Slow summer ends with stabbing

Morgan Reddekopp, Editor-in-Chief

Winona State University had a slow summer in terms of crime and security threats.

Over the summer, only six on-campus crimes were reported. These included incidents such as food theft in the dorms, tampering with license plates, and liquor law violations.

Winona State students and faculty members received emails about two off-campus incidents occurring over the summer.

Aug. 9, WSU-Announce sent out an email to notify the Winona State community of the death of student Lumono Lowala.

Lowala drowned on Aug. 8 in the Mississippi River.

On Aug. 13, the Winona State community received an email regarding an incident that had taken place on Aug. 12 three blocks off Winona State’s Main Campus and involved “current and former WSU students.”

The incident being referred to in the email was the stabbing of a 19-year-old man after a botched drug deal. Police later arrested the suspect.

The email regarding the stabbing was vague due to a lack of information and officals not being able to release many details, according to Chris Cichosz, head of Winona State Security.

“Sometimes we’re not able to release too much information from the police department,” Cichosz said. “And sometimes that’s just the only information we have.” The Winona Police Department contacted Winona State officials to see if the two men involved in the incident were Winona State students.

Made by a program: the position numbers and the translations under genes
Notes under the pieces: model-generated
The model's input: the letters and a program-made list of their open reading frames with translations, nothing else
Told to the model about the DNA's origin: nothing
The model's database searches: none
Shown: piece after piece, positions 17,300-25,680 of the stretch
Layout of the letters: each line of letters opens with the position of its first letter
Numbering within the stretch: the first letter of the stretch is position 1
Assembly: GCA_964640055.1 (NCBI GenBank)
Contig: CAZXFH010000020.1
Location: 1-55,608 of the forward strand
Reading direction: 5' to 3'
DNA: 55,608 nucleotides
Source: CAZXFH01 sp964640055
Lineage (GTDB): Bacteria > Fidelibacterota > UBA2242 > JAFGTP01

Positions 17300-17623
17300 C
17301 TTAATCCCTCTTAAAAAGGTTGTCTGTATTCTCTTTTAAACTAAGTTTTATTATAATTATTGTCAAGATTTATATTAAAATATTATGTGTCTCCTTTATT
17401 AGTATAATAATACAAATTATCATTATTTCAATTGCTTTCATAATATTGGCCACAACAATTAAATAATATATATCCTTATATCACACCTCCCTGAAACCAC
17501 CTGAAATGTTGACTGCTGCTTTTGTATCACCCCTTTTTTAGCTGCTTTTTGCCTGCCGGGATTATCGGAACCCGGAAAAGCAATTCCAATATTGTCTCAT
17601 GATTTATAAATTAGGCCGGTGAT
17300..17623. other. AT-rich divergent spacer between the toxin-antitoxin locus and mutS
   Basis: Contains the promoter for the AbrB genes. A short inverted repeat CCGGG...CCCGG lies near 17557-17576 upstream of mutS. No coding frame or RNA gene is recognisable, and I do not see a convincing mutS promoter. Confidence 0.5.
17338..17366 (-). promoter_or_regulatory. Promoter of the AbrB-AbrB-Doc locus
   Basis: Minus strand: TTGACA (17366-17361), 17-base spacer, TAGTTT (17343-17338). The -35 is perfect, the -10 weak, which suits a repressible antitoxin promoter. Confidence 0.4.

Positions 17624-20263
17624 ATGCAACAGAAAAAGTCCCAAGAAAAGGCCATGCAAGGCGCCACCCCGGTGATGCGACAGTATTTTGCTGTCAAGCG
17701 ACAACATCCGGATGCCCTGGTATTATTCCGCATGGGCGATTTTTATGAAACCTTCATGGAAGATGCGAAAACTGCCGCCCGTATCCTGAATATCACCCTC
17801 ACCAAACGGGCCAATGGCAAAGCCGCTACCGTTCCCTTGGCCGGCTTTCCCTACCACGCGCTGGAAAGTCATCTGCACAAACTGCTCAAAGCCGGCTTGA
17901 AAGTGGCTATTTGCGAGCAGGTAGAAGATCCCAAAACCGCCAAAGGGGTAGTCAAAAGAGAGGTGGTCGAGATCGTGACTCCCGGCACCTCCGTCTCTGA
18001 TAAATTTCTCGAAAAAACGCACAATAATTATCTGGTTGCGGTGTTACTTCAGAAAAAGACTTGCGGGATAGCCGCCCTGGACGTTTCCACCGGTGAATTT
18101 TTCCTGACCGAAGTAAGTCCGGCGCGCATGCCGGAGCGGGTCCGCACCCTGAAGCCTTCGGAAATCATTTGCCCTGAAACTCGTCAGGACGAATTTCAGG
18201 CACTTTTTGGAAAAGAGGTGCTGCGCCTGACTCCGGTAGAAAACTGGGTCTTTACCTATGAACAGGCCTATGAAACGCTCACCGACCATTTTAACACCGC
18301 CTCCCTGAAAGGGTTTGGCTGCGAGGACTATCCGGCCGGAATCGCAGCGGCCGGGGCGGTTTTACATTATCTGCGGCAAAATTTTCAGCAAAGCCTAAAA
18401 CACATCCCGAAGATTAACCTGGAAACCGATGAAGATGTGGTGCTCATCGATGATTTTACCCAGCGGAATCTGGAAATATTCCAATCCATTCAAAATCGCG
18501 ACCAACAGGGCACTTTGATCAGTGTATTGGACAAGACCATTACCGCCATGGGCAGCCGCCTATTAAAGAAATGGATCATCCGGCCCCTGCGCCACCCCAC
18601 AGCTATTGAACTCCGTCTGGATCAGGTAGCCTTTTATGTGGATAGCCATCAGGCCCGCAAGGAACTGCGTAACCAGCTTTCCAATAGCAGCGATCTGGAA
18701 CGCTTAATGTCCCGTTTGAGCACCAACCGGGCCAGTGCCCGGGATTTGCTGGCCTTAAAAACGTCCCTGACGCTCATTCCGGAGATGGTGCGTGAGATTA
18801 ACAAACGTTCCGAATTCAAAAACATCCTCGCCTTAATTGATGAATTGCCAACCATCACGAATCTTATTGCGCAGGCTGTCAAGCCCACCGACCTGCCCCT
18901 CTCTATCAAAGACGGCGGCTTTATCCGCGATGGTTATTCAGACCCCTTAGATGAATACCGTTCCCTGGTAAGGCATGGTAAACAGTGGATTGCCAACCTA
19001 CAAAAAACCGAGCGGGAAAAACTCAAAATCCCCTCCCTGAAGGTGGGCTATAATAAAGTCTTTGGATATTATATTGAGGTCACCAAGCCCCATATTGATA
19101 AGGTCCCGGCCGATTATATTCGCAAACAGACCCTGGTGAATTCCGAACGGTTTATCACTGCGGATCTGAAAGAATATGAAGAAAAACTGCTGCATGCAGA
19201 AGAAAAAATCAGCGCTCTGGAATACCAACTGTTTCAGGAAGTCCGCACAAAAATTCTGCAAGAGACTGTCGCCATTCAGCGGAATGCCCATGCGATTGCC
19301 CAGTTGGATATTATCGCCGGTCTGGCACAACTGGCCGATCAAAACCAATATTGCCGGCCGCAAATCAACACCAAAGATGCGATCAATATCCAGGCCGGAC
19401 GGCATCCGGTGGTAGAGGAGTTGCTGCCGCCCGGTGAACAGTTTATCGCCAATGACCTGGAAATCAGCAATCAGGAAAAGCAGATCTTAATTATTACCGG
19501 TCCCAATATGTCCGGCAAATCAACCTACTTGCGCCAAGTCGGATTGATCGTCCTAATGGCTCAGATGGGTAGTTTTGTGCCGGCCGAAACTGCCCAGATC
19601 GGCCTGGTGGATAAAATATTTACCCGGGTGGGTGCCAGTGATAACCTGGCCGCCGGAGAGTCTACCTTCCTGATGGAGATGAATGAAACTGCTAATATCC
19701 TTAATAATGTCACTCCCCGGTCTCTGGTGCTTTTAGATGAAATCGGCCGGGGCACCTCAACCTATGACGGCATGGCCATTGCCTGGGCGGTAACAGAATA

“The police department got a hold of us to determine if they were students or not, and then we followed up with them to find out where the incident took place,” Cichosz said.

Cichosz said the incident is still under investigation.

“As far as I know it’s still under investigation,” Cichosz said. “There was an arrest made, but that’s about all I know.”

Both the stabbing and the death of Lowala were deemed not a threat to campus security.

According to Cichosz there are a few factors to consider when determining whether or not an incident is a threat to Winona State security. These can include whether or not the police have a suspect in custody, the amount of information provided by the police department and whether or not the police department feels a crime has been committed.

The team in charge of sending out these types of emails to students tries to find a balance between too much and too little information.

“We want to get the information out, we want people to be prepared and aware, but we won’t want to create mass hysteria,” Cichosz said.

Crime at Winona State slows down during the summer, and this summer was deemed typical and uneventful.